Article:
In the following table the evaluation of the research methodology indicators is shown.

The "Technological Vouchers and Cooperative Research" program discussed in this paper was a program based, in the first phase (Module A), on the assignment of technological vouchers, or in other words research coupons. They are credit instruments drawn by the regional administration in the form of free grant contributions assigned to recipients having specific requisites, for the acquisition of innovative services from qualified suppliers. Thanks to this initiative the public administration was able, through a voucher (an instrument comparable to a cheque), to simplify the phase of disbursement of contributions in favour of firms. In the specific case of the Technological Vouchers of the Calabria region, making two types of services mandatory, the Technological Audit and the Business Plan, it produced a robust process of selection. The Technological Vouchers program has represented in Calabria an attempt to act on the principal critical points of the regional research and innovation system, and in particular on:

• the poor amount of investment of firms in research and technological development and their low propensity toward innovation (product or process);

Table 5 Application of the methodology for evaluating the program


• the isolated collaborations between universities, research centers and enterprises that make it difficult to transfer knowledge and technologies inside the regional industry;

• the difficulties of stimulating the demand for research, technological development and innovation (RTDI) of firms and the consequent misalignment between supply and demand of innovation;

• the research activity, conducted by research centers and universities, in general not oriented to the real needs of enterprises;

• the lacking of collaboration between the regional research centers with consequent duplications of activity and propensity toward de-specialization.

The main limit of the program was in the evaluation of projects. There was not a phase of real ex-post evaluation. The lack of "non-financial" evaluation techniques (indicator 7 of the methodology) made it impossible to get a feedback useful for policy and for driving the future agenda. In general all the evaluation phase was missing. This result confirms one of the outcomes of the work of Zabala-Iturriagagoitia et al. (2008), who examined the RISs implemented by different European regions. They found that Calabria is one of the Italian regions that did not consider monitoring and evaluation of programs as central to their innovation policies (Zabala-Iturriagagoitia et al., 2008, p. 1156). The main reasons can be (Zabala-Iturriagagoitia et al., 2008):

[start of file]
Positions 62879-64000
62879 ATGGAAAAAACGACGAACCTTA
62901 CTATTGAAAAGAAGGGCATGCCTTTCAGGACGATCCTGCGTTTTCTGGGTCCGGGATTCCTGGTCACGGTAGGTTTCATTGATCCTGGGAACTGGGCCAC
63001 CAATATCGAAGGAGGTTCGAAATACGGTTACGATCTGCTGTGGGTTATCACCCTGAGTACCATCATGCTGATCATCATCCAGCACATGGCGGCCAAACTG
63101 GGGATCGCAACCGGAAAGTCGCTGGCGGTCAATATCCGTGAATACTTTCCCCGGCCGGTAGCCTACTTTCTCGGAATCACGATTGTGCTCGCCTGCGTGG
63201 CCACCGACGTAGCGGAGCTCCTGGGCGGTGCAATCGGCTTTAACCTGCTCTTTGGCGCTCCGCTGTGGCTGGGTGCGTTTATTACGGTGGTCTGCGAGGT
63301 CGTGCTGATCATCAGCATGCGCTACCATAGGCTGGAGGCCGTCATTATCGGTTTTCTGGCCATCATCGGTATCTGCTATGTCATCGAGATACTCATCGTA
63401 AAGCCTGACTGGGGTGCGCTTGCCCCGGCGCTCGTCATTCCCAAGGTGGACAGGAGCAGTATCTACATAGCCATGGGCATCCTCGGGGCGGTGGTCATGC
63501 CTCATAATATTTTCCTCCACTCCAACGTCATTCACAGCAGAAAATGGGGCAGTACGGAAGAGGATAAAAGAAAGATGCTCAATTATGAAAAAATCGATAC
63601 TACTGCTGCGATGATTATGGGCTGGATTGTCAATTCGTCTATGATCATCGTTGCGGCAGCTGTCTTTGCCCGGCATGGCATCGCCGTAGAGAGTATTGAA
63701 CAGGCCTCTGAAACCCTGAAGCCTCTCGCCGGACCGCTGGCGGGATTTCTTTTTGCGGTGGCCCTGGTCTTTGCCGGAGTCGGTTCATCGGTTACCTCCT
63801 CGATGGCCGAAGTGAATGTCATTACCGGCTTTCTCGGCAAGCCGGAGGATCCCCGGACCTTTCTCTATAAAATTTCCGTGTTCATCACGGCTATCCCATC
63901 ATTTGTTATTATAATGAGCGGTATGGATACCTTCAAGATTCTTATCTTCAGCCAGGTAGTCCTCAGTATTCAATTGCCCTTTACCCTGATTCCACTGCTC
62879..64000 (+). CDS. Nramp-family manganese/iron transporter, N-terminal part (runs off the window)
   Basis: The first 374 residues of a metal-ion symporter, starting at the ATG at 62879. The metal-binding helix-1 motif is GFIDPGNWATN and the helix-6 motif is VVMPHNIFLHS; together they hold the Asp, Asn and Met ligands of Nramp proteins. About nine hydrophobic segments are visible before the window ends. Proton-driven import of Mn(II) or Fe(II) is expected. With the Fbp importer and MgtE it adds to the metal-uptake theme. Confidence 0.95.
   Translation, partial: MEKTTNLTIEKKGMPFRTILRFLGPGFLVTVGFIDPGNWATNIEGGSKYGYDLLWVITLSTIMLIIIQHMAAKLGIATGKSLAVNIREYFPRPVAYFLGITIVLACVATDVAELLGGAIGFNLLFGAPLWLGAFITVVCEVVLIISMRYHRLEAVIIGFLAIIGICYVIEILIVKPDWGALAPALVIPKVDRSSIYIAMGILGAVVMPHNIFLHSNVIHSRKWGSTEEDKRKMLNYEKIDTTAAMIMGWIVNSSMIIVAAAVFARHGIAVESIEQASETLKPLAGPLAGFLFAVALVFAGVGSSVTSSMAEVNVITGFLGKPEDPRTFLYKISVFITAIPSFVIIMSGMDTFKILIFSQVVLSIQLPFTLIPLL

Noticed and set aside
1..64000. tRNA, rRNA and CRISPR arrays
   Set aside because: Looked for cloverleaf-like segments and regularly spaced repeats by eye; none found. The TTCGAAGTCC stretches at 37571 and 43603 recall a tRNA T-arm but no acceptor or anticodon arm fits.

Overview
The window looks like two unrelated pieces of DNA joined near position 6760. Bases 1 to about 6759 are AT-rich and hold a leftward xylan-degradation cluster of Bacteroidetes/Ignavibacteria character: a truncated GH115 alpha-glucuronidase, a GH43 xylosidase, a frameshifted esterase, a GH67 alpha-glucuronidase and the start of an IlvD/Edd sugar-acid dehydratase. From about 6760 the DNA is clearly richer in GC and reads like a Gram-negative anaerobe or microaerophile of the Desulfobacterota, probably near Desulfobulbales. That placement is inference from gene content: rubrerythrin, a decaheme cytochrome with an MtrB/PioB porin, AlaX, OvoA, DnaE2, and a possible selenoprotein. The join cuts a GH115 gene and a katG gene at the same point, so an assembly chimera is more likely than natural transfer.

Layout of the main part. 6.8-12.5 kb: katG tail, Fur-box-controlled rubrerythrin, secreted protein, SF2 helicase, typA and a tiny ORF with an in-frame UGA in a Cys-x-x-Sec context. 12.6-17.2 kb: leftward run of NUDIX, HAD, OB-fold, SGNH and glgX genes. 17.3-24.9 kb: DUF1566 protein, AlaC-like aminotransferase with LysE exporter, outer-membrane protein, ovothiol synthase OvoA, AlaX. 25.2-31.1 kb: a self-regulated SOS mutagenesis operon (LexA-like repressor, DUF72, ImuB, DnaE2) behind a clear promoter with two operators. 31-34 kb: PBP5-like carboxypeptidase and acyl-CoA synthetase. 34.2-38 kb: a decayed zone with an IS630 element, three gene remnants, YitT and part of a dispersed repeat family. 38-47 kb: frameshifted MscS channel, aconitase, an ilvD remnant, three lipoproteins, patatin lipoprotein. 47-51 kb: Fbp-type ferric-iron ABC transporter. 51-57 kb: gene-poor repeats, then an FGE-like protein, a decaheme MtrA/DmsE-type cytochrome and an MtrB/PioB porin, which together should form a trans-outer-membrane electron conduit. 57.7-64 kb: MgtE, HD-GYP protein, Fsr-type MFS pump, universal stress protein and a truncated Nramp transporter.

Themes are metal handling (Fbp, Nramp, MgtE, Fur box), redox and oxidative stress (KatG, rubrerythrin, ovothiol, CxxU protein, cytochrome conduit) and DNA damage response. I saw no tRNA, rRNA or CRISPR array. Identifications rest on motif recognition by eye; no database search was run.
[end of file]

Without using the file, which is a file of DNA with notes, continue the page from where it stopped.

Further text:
• There is a general lack in innovation-related indicators that would enable innovation activities to be evaluated;

• Policy makers are often reluctant to undertake evaluations of their activities.

The first reason determines that, not only in Calabria but also in other Italian or European countries, the monitoring and the evaluation phase is often not formalized and systematic. The second reason is particularly true for Calabria.

The development of a set of robust indicators would require a benchmarking activity not only at intra-regional but also at inter-regional level, in order to define a shared methodology within the European Union.With respect to the benchmarking acitivity this research already found that the program discussed was completely lacking in benchmarking exercises (indicator 3 of the methodology). Some authors (Diez, 2001) have proposed a participatory approach for evaluating regional innovation policies. In this approach the evaluation "is not imposed from outside but gradually takes shape through the collaboration of all the stakeholders and their active participation in the analytical evaluation process" (Diez, 2001, p. 916). The evaluation is build up on a process of interactive learning that can become a social instrument for stimulating innovation in turn.

The issue of learning and innovation from a "social" point of view has been treated by several studies in the recent years (De Carolis and Corvello, 2006; Carlsson et al., 2009; Corvello and Iazzolino, 2013). Within this participatory approach, the evaluation process can also become a tool for promoting collaboration and driving the regional community towards the economic and social future of the region itself. Region is viewed as a "learning region" or an "intelligent region". Even if I think we are not at this level now, this approach is a good lens through which the regional economic development can be driven.




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Received Jun.27,2013/ Accepted Sep.23,2013